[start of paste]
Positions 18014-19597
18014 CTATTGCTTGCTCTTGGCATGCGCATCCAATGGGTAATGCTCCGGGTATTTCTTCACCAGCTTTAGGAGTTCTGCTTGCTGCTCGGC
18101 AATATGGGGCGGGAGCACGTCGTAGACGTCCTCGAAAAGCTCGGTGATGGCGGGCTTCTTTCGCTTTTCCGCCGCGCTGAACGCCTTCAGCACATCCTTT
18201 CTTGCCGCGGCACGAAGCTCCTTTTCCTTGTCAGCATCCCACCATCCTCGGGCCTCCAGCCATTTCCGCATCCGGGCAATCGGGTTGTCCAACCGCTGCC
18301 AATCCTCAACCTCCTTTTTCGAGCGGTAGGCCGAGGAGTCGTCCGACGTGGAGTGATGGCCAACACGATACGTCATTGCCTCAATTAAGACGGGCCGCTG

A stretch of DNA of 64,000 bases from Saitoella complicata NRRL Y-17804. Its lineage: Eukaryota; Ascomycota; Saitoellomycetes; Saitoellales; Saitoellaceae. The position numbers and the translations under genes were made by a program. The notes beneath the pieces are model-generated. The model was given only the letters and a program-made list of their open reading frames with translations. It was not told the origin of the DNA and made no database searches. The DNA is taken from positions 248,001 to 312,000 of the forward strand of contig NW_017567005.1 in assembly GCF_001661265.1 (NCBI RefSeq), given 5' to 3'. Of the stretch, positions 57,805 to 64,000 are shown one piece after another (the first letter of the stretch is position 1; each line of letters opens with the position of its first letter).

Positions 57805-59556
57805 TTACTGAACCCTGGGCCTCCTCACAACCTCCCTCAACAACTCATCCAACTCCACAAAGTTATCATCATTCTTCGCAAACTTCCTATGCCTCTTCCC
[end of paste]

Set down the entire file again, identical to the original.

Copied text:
Positions 18014-19597
18014 CTATTGCTTGCTCTTGGCATGCGCATCCAATGGGTAATGCTCCGGGTATTTCTTCACCAGCTTTAGGAGTTCTGCTTGCTGCTCGGC
18101 AATATGGGGCGGGAGCACGTCGTAGACGTCCTCGAAAAGCTCGGTGATGGCGGGCTTCTTTCGCTTTTCCGCCGCGCTGAACGCCTTCAGCACATCCTTT
18201 CTTGCCGCGGCACGAAGCTCCTTTTCCTTGTCAGCATCCCACCATCCTCGGGCCTCCAGCCATTTCCGCATCCGGGCAATCGGGTTGTCCAACCGCTGCC
18301 AATCCTCAACCTCCTTTTTCGAGCGGTAGGCCGAGGAGTCGTCCGACGTGGAGTGATGGCCAACACGATACGTCATTGCCTCAATTAAGACGGGCCGCTG

A stretch of DNA of 64,000 bases from Saitoella complicata NRRL Y-17804. Its lineage: Eukaryota; Ascomycota; Saitoellomycetes; Saitoellales; Saitoellaceae. The position numbers and the translations under genes were made by a program. The notes beneath the pieces are model-generated. The model was given only the letters and a program-made list of their open reading frames with translations. It was not told the origin of the DNA and made no database searches. The DNA is taken from positions 248,001 to 312,000 of the forward strand of contig NW_017567005.1 in assembly GCF_001661265.1 (NCBI RefSeq), given 5' to 3'. Of the stretch, positions 57,805 to 64,000 are shown one piece after another (the first letter of the stretch is position 1; each line of letters opens with the position of its first letter).

Positions 57805-59556
57805 TTACTGAACCCTGGGCCTCCTCACAACCTCCCTCAACAACTCATCCAACTCCACAAAGTTATCATCATTCTTCGCAAACTTCCTATGCCTCTTCCC